On Breastfeeding — My Body, My Choice
Mirah Curzer

Let me ask you to imagine.

Imagine a baby is born and is placed in his mother’s arms. Imagine that this new mother has endless options available to her. She can — regardless of marital or financial or employment status, race, religion or residence — choose to bring her newborn to her chest and allow him to latch on, or hold a bottle to his lips, or hand him off to another adult. She can choose to stay at home with her baby or return to full-time work the moment she feels able to, or somewhere in between. She can access any help she needs, regardless if that’s lactation support or help choosing formula bottles or rental of a hospital-grade double pump. She can choose what and how to feed her baby, whether that’s her own milk or another mother’s milk or formula. She can leave her baby in the care she feels most comfortable with while she works or takes time for herself. And she can do all of this with the full support of all those around her and her baby, from partner to healthcare providers to employers to parents and friends and random strangers in the street.

Imagine if a woman’s choices were not dictated by luck, or accidents of birth, or bad or good advice. Imagine if every woman could make exactly the right choice for her. Imagine if no-one but the woman’s support network had an opinion on her choices.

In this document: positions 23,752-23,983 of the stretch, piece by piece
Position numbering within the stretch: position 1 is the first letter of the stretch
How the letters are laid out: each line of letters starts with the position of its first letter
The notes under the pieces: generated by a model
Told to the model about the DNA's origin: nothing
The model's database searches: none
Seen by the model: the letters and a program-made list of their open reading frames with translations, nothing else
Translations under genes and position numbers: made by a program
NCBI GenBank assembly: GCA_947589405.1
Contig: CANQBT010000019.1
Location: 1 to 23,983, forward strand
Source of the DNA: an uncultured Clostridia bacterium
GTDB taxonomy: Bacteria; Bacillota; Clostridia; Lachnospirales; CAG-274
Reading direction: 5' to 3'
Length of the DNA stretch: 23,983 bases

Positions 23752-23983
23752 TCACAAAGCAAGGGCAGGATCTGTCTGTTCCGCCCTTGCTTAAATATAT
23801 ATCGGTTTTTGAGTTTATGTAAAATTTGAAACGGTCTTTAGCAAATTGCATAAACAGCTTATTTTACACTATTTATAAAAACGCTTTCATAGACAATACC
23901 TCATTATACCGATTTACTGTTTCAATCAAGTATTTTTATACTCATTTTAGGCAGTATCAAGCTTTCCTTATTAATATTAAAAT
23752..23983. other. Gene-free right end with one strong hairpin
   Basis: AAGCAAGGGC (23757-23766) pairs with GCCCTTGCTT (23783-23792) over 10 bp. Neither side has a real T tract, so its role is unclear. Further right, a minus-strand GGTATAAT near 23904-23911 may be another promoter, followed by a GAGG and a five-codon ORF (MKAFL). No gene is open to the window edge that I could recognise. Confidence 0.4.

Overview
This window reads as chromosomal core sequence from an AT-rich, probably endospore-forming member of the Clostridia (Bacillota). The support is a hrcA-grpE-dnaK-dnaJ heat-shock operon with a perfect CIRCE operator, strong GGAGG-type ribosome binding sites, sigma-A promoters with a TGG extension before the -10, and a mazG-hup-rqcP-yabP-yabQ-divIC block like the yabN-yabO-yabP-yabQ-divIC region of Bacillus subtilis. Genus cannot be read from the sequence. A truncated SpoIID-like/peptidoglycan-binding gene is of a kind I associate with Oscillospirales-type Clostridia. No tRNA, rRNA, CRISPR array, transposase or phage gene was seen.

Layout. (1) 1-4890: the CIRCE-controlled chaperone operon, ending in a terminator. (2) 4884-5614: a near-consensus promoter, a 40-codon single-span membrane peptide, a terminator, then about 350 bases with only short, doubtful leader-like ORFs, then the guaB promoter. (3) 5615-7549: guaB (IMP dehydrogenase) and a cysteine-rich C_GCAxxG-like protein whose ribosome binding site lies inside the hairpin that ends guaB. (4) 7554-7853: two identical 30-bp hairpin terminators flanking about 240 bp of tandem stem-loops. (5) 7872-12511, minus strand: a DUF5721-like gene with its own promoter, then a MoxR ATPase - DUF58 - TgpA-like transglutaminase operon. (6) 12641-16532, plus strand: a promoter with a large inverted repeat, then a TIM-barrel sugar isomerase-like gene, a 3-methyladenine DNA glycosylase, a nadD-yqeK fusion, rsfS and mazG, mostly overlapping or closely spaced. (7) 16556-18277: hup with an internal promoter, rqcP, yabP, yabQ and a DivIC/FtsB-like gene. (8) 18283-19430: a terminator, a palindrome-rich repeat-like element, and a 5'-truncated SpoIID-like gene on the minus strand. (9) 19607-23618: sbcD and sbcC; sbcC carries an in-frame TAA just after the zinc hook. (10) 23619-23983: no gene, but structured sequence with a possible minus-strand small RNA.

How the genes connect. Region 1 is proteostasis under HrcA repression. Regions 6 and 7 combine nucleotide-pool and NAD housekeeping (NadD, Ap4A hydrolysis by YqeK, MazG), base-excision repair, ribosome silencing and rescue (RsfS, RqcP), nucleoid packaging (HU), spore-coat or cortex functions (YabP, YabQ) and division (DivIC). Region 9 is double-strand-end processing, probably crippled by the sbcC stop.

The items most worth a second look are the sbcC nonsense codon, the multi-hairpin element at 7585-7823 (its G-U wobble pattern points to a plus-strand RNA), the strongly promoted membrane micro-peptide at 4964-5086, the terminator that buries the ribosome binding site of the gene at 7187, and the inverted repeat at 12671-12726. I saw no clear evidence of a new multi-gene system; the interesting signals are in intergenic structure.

Can you imagine that? That is the ideal world, that is the world we — the most inclusive we, the we from all sides of the table — should be aiming for. And that is not the world you describe. The imagined world requires real, full support for all mothers to breastfeed for as long as they and their baby want to. That means struggling mothers not being given bad advice, as often happens in this world. That means mothers not being shamed or humiliated or vilified for breastfeeding in public, as often happens in this world. The imagined world also requires providing mothers with support if or when they choose to stop, or not even start. It also requires supporting mothers (and fathers) staying at home if they choose or working if they choose — childcare being a big part of that.

It will take a lot to achieve that. It will be hard work and in most countries that work has hardly begun. But posts like this one do not help anyone. How about instead of playing the victim you advocate for improved maternity and parental leave, access to quality childcare, support for mothers to achieve their breastfeeding goals — whatever those may be? How about instead of fueling the divisive breastfeeding vs formula argument you join the fight to normalise breastfeeding? If breastfeeding is seen as normal women can truly make their own rational, informed choice without being pressured by guidelines or social norms or those adhering to them.

Honestly, truly, we are all in this together and only with real freedom to choose one do we have freedom to choose the other.

Oh, and that $100 billion dollar industry? Over my 4.5 years of breastfeeding, they’ve got exactly $0 from me.

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